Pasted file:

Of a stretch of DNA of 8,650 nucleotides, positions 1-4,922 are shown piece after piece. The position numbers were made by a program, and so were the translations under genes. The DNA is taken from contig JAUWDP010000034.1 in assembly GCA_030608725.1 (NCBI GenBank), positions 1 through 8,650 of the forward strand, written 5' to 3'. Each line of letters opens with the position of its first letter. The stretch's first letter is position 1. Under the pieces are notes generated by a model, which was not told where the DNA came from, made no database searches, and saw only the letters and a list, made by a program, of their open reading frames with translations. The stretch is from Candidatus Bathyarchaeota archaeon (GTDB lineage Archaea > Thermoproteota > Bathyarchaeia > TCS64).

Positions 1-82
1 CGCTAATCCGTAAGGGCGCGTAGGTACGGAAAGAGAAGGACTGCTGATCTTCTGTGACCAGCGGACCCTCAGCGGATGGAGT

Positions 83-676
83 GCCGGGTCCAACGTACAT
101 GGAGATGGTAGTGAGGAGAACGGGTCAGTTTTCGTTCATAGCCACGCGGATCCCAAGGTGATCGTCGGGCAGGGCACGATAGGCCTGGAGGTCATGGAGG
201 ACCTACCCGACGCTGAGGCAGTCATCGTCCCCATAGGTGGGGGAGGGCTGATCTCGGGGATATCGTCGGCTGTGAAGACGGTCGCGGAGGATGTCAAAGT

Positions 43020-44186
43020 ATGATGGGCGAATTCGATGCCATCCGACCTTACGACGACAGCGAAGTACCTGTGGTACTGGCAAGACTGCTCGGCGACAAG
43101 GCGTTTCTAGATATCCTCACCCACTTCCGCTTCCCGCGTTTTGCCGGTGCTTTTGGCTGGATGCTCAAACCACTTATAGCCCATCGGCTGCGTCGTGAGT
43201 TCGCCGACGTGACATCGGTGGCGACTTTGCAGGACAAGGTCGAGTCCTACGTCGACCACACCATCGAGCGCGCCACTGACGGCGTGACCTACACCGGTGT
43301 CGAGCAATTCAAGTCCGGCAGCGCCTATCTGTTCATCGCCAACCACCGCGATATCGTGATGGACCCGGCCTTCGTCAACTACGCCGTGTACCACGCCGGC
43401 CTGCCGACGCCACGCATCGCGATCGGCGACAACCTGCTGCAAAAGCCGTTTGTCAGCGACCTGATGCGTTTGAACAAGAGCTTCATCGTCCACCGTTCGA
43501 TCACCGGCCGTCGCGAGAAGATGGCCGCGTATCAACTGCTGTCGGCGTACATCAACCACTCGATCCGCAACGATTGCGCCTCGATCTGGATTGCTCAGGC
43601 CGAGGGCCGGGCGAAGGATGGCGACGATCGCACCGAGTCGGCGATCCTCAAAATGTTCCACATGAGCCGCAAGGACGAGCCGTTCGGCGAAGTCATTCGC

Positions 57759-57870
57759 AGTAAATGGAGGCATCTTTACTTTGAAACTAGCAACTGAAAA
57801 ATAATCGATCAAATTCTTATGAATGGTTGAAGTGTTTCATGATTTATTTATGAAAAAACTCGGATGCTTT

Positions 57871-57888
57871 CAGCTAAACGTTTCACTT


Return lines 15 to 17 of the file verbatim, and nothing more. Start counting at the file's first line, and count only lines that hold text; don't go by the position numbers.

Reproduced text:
43601 CGAGGGCCGGGCGAAGGATGGCGACGATCGCACCGAGTCGGCGATCCTCAAAATGTTCCACATGAGCCGCAAGGACGAGCCGTTCGGCGAAGTCATTCGC

Positions 57759-57870
57759 AGTAAATGGAGGCATCTTTACTTTGAAACTAGCAACTGAAAA